Art Nouveau was first introduced to Istanbul by d'Aronco, and
his designs reveal that he drew freely on Byzantine
and Ottomana decoration for his inspiration. D'Aronco made
creative use of the forms and motifs of Islamic architecture
to create modern buildings for the city.
The buildings, which he designed
at Yıldız Palace, were
in style. The best known of these are Yildiz Palace pavilions
and the Yildiz Ceramic Factory (1893-1907), the Janissary
Museum and the Ministry of Agriculture (1898), the fountain of
Abdulhamit II (1901), Karakoy Mosque (1903), the mausoleum for
the African religious leader Sheikh Zafir
(1905-1906), tomb within the cemetery of Fatih Mosque
(1905), Cemil Bey House at Kireçburnu (1905), clock tower for
the Hamidiye-i Etfal Hospital (1906).
Casa Botter (1900-1901), a
seven-story workshop and residence building in
which he designed for the sultan’s Dutch
fashion tailor M. Jean Botter, represents a turning point in D’Aronco’s
architecture. This Art Nouveau design in the avant-garde
mood of the period compounded D’Aronco’s already enviable
reputation. While living in Graz at fourteen, he had also found
the chance to follow the Austrian Secession more closely than
most of his compatriots.
Around the same time, he
won the Turin International Exhibition of Decorative Arts design
competition, which carried his fame into the international
sphere. The tiny mescid (little mosque) of Merzifonlu, which
until modernization projects swept it away in 1958, was another
work of comparable note.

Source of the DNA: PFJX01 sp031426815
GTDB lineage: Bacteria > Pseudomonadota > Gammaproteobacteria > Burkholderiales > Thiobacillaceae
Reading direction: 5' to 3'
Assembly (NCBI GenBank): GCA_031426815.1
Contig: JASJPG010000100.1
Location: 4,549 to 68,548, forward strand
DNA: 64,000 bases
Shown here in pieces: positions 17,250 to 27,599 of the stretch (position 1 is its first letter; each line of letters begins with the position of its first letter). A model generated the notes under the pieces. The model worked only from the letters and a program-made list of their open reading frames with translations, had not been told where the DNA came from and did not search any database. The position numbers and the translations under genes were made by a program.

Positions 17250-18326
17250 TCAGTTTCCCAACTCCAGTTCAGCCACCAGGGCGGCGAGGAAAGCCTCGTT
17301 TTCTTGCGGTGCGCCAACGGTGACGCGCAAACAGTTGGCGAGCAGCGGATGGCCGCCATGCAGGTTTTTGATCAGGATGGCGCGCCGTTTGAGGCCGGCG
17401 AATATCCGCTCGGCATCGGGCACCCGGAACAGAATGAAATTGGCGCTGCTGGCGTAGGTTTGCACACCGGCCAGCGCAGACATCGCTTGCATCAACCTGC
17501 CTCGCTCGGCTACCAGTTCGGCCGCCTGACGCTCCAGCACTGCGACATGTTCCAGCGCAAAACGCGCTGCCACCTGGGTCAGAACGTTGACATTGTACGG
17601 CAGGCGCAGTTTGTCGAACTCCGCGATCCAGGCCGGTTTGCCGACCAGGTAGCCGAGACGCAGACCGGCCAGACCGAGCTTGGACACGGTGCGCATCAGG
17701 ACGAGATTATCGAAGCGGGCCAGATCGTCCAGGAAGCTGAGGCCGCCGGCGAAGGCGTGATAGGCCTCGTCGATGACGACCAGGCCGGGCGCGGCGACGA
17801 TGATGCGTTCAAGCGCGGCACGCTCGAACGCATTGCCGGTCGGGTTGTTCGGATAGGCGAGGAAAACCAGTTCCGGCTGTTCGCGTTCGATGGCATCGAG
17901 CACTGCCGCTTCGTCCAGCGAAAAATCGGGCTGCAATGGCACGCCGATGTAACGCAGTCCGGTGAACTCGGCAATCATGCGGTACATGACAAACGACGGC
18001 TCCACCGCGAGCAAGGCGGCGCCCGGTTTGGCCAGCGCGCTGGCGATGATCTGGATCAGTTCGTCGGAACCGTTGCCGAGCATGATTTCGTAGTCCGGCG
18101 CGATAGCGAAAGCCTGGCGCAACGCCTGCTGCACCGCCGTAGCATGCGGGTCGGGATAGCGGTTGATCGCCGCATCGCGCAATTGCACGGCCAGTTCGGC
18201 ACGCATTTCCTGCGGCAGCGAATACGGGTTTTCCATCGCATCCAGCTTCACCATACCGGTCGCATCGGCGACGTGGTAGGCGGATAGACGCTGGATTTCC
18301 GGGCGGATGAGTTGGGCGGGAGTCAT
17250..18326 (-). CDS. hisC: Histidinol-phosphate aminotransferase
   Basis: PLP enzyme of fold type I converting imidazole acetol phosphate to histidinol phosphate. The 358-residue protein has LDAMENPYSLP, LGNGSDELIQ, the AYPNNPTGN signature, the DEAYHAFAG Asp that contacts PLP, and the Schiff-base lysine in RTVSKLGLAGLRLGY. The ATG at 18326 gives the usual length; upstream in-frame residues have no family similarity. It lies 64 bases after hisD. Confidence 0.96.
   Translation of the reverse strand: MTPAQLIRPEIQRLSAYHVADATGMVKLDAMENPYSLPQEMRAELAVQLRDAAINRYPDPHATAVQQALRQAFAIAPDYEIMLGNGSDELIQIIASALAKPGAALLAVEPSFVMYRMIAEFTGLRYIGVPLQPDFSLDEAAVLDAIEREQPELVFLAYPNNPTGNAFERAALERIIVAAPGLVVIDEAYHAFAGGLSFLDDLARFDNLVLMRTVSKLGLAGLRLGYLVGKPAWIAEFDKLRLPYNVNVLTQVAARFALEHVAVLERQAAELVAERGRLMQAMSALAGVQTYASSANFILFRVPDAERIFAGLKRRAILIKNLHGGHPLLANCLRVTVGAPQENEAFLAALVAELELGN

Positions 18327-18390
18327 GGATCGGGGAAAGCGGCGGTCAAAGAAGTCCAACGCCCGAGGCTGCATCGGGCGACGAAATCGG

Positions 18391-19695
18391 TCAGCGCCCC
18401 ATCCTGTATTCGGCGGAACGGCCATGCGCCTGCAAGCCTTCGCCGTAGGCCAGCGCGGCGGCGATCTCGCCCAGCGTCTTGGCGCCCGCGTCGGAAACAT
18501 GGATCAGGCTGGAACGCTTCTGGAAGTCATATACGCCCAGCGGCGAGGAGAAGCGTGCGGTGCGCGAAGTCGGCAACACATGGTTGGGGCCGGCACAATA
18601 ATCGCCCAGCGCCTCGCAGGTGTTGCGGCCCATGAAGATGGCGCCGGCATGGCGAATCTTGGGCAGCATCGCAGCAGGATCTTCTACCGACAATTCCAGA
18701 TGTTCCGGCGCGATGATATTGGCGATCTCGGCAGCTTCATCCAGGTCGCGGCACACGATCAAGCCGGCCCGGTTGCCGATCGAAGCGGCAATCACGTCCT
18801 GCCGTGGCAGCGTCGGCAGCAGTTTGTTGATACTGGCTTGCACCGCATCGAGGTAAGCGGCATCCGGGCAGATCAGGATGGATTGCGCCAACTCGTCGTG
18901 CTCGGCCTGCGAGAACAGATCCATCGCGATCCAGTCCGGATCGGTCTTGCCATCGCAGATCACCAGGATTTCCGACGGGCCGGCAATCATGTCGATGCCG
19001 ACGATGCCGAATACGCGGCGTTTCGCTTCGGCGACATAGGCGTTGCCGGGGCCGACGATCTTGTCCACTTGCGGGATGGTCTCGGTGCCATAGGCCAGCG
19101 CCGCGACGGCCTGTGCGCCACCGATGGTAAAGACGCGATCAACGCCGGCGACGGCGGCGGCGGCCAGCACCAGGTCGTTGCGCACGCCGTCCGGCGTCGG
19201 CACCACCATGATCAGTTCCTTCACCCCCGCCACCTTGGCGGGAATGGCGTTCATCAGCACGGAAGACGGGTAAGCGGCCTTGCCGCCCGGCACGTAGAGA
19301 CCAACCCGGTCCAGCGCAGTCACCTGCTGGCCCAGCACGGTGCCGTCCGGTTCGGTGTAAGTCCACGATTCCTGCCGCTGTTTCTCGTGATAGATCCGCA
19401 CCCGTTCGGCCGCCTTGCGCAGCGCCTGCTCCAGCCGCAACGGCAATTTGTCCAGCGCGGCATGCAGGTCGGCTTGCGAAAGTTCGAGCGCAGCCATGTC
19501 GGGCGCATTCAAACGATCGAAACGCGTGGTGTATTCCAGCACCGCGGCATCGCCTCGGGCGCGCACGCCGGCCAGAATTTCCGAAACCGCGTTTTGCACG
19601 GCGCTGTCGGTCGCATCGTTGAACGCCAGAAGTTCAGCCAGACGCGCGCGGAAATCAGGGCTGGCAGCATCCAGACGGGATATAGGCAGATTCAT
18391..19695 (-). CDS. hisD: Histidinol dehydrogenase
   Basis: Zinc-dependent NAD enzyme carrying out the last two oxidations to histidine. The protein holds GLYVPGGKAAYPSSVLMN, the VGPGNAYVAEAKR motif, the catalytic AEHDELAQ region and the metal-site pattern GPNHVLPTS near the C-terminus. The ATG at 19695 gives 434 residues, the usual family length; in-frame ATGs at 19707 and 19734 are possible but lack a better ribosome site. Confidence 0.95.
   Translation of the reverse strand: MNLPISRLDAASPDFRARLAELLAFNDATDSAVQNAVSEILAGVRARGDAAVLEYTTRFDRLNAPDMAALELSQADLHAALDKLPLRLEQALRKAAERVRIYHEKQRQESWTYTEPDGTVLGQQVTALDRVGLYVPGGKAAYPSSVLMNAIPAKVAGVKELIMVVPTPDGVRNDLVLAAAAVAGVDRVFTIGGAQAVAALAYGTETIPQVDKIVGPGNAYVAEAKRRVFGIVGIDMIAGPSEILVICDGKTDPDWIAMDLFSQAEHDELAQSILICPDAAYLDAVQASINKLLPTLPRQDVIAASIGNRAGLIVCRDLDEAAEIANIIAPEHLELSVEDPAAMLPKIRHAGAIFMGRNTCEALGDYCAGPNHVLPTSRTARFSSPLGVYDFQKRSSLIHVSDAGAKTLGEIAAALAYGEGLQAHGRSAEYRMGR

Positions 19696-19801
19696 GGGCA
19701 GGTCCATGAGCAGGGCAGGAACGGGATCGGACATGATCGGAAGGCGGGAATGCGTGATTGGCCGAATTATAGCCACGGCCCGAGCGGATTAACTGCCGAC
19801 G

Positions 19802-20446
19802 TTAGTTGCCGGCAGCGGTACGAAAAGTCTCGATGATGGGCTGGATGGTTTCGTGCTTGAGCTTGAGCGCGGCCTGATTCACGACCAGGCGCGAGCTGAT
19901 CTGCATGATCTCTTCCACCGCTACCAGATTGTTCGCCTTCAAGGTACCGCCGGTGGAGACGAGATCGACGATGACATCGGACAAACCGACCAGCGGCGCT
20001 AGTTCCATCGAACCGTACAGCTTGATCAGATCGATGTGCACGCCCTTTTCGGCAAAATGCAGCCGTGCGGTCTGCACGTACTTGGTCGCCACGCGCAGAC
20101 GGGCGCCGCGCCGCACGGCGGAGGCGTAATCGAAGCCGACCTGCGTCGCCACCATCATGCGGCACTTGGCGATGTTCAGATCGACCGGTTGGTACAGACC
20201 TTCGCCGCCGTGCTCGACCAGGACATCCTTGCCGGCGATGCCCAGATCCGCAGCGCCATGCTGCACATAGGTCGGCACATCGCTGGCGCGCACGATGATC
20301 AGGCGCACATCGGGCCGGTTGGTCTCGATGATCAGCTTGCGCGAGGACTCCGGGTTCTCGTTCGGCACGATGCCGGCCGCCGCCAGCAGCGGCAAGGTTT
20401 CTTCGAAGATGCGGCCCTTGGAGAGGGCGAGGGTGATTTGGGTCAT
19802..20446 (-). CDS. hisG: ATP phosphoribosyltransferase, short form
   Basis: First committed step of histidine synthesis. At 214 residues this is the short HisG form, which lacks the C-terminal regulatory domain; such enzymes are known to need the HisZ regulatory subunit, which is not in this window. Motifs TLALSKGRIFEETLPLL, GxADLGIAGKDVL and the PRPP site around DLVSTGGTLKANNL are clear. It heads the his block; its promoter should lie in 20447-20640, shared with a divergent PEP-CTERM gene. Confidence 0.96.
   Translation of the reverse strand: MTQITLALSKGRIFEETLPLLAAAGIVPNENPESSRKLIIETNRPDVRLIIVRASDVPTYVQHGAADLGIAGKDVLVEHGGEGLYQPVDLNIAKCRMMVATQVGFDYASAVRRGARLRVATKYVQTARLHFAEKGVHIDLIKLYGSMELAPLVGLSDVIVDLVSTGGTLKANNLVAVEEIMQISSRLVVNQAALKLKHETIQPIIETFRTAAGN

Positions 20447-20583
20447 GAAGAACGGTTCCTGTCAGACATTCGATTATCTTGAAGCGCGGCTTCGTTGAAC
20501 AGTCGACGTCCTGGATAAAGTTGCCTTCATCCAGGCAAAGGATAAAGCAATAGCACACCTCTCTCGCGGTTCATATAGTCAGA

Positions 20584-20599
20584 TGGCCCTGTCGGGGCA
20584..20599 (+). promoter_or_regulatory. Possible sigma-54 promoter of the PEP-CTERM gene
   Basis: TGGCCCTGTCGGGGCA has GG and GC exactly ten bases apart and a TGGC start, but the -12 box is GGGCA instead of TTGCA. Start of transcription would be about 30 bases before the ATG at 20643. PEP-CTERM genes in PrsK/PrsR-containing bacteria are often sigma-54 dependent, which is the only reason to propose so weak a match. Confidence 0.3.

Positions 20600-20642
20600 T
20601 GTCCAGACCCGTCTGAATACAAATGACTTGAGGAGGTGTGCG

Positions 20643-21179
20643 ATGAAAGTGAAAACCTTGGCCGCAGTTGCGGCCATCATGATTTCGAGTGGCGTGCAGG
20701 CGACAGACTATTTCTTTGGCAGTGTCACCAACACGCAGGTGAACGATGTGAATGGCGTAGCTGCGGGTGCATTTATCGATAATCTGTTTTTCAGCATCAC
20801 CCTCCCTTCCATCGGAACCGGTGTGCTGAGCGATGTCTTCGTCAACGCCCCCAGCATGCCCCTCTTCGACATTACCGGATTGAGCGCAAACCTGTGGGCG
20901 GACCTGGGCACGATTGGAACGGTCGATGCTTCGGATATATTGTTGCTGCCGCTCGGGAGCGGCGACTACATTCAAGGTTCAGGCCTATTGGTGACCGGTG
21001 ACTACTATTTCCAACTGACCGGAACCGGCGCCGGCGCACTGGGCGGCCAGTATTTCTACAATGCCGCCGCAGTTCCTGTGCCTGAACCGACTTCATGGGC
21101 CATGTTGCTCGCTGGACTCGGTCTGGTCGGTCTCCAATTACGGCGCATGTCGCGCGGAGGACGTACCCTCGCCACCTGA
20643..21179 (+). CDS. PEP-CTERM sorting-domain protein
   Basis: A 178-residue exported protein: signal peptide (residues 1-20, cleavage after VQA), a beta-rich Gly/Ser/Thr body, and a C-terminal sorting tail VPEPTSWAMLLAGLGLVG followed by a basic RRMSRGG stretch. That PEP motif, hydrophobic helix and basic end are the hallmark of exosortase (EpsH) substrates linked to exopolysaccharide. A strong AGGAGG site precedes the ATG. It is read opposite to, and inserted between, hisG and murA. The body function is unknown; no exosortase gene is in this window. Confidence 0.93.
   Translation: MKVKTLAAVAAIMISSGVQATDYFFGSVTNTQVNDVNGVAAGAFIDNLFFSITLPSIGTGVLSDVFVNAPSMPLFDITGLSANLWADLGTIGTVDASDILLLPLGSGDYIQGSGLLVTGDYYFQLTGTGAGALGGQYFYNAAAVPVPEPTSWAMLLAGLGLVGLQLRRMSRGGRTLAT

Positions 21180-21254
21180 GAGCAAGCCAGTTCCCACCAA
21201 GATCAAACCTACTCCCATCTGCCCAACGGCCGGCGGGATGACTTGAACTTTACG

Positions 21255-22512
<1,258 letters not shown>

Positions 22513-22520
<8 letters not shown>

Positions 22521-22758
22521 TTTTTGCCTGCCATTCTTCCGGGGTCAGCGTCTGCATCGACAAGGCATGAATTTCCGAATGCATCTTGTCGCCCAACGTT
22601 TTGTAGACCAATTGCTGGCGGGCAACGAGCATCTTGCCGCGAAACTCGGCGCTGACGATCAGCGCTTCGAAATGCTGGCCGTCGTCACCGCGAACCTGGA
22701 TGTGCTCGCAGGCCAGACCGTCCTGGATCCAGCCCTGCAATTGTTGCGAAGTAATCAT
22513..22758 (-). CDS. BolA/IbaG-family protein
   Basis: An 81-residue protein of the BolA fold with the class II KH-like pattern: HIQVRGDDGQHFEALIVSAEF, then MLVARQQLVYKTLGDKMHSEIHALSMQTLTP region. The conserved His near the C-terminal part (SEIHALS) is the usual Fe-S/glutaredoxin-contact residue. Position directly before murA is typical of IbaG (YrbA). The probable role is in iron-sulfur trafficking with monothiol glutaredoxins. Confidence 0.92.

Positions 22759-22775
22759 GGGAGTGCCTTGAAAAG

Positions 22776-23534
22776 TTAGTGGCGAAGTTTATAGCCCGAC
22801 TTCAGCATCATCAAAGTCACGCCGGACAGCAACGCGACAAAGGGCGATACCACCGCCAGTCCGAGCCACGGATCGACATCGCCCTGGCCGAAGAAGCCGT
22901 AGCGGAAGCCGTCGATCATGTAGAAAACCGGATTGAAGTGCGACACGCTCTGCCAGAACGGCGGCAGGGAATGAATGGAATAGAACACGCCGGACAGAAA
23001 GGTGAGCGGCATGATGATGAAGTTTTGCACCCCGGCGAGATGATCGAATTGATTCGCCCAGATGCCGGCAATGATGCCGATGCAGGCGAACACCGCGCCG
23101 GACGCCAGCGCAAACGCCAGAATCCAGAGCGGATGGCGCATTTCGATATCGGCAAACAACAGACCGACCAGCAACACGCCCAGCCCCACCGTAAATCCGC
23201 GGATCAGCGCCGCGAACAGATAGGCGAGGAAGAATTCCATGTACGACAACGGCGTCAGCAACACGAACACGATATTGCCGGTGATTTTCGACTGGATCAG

Among the numerous private
houses, which Raimondo d’Aronco designed, is the Huber House
built for the German
weapon traders, Joseph and Baron Auguste Huber brothers of an
aristocratic and wealthy family. Since 1985 the official
Istanbul residence of the Turkish president.
He also built a palace for
the sultan’s daughter Nazime Sultan, but this is no longer
standing. The summer residence for the Italian embassy (1905) in
Tarabya is one of the most striking contributions to Istanbul’s
architectural heritage by D’Aronco. Planned as a classic Italian
palace, the building opens directly onto the sea like a
house, together with an Italian type interior space. Broad eaves
typical of Istanbul vernacular architecture cast deep shade over
the terrace. The skilled welding of two cultures testifies to
both D’Aronco’s interpretive skill and his affection for
The Esposizione Internazionale
d'Arte Decorativa Moderna, the International Exposure of Turin,
was held 1902 and featured many works in the Art Nouveau
including the main exhibition building, or
in a Secessionist style, as well as the pavilion devoted to art
photography designed by D’Aronco. He presented also a project
for the building of the Regional Exposure of Udine of 1903.
In the region of his hometown,
there are still many of his works, including the
main cemetery in Cividale (1889), the family tomb in Udine
(1898) and the Town Hall in Udine (1911-1930).
Raimondo D’Aronco died 1932
in Italy. A state institute in Gemona, ISIS Istituto Statale di
Istruzione Superiore, is named after him.
from Wikipedia Biography